Tuesday, 23 January 2018 16:55

Do Asia’s Billionaires Indicate Economic Global Expansion Surge?

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As previously clarified, both China and India, (Numbers 1 and 2) leaders in world population, have also gained the world’s leading position in numbers of billionaires.

Asia’s billionaires have overcome those of the U.S. for the first time, driven primarily by China, according to Swiss consulting and accounting firm, UBS Group AG.

2017 was a banner year for this expanding multitude of wealth, up 17% over 2016 to $6 trillion, greatly overcoming the percentage increase in global equity markets and world economic growth.

While the number of Asian billionaires came primarily from China and India, they far exceeded total billionaire numbers to 637 over 2016, while the U.S. increased to just 563, as Europe’s billionaire ranks remained static at 342.

In Asia, the most recent growth has been most stunning, adding a net 67 billionaires in China to 318, and India increasing by 16 to 100. Asia is well ahead of both the U.S. and Europe in youth, with China’s billionaires averaging 55 years old, more than a decade younger than their European and U.S. counterparts. Globally, the average billionaire is 63 years old, up three years from two decades ago.

Despite the U.S. falling from the top spot, it still has the most wealth concentrated among its billionaires at $8 trillion total, but according to Swiss banking giant UBS, the total wealth of billionaires in Asia could surpass that of the U.S. in the next four years.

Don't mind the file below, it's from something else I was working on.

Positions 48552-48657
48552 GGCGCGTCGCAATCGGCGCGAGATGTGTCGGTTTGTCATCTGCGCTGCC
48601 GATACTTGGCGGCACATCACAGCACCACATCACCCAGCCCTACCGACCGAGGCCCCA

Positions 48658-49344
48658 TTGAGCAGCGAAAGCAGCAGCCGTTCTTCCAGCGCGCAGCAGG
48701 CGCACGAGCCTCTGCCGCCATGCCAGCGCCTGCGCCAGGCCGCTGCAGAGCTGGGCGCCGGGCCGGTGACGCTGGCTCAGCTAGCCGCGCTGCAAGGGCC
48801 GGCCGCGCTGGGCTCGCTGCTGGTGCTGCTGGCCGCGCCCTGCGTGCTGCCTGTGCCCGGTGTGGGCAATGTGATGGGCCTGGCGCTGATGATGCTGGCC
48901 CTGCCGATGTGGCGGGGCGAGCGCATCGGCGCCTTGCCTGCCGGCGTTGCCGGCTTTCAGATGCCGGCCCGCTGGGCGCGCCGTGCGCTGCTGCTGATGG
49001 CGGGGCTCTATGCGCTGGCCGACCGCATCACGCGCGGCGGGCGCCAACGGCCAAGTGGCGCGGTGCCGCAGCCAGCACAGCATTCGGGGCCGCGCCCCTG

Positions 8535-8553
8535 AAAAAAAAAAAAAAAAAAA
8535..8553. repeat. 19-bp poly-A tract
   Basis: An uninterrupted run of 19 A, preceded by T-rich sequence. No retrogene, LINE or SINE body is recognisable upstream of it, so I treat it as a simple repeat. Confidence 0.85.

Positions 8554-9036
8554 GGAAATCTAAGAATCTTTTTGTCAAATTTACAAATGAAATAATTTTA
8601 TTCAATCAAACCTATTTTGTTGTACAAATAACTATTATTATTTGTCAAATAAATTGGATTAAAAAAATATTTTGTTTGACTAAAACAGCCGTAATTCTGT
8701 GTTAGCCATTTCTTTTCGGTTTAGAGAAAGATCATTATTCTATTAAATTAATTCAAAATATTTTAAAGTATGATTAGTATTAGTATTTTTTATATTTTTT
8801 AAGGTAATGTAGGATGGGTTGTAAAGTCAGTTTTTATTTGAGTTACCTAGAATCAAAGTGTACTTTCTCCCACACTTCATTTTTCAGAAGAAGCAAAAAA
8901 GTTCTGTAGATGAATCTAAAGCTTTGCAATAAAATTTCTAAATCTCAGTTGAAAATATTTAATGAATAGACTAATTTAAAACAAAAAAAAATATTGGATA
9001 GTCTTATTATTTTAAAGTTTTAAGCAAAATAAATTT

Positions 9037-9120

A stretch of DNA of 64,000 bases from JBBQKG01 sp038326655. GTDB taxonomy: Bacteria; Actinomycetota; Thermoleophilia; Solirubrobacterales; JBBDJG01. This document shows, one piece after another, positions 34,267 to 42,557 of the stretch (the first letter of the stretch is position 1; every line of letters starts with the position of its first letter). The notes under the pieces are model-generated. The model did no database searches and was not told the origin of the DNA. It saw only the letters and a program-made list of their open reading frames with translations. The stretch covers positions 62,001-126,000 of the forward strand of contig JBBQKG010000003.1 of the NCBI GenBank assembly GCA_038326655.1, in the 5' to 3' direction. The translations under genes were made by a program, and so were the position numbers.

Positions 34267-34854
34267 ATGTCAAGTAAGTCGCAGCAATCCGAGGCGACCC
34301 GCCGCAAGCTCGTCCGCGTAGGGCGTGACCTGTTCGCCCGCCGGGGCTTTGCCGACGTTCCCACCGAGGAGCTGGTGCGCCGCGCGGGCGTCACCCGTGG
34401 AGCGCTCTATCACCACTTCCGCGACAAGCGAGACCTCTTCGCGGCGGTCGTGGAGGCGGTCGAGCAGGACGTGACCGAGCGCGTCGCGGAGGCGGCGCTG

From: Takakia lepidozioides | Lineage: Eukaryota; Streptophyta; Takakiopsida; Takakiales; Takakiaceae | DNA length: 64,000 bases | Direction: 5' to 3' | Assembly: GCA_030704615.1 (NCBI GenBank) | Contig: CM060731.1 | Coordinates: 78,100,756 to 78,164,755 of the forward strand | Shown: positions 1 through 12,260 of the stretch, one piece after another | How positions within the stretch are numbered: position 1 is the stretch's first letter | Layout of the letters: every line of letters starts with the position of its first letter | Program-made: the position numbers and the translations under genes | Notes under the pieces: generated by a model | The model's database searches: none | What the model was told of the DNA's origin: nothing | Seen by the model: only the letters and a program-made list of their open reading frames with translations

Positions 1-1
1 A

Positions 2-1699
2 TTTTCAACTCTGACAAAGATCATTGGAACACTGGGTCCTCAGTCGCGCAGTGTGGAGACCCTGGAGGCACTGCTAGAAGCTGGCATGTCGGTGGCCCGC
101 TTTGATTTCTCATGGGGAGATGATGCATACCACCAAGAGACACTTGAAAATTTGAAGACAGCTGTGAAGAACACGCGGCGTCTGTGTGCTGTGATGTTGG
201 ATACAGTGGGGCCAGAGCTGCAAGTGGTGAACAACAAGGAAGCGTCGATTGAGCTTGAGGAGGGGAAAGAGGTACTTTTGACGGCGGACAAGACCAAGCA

The figures in this report were based on a database of more than 1500 billionaires. Surprisingly, much of the world’s billionaires are heavily invested among major sports franchises, including professional football, baseball, soccer, and basketball. The report further indicates that more than 140 of the top sports clubs globally are owned by just 109 billionaires. Of these, 60 derive from the U.S., 20 from Europe, and 29 from Asia. More than half of the world’s sports club purchasers have been made by billionaires in the past two years. In further clarification, the average sports baron is 68 years old, with an average wealth of $5 billion, according to the report.

Two-thirds of U.S. basketball and football franchises are owned by billionaires, as are just under half of U.S. premier league soccer clubs.

The report further states that the immense price tags on all major sports team value expansion makes it increasingly clear that it’s mostly only billionaires who have the financial firepower to buy such expanding sports franchises. Only these have the financial wherewithal to provide the necessary additional investments to keep such franchises up to date, according to the report. Remarkably, this is not only occurring in the U.S. and Europe, but is also getting more popular in Asia. This emphasizes that the huge value generated by both public interest and team values are gaining immense interest globally.

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Morrie Beschloss

Morris R. Beschloss is a global economic analyst, award-winning long-term top business executive, and avid blogger.

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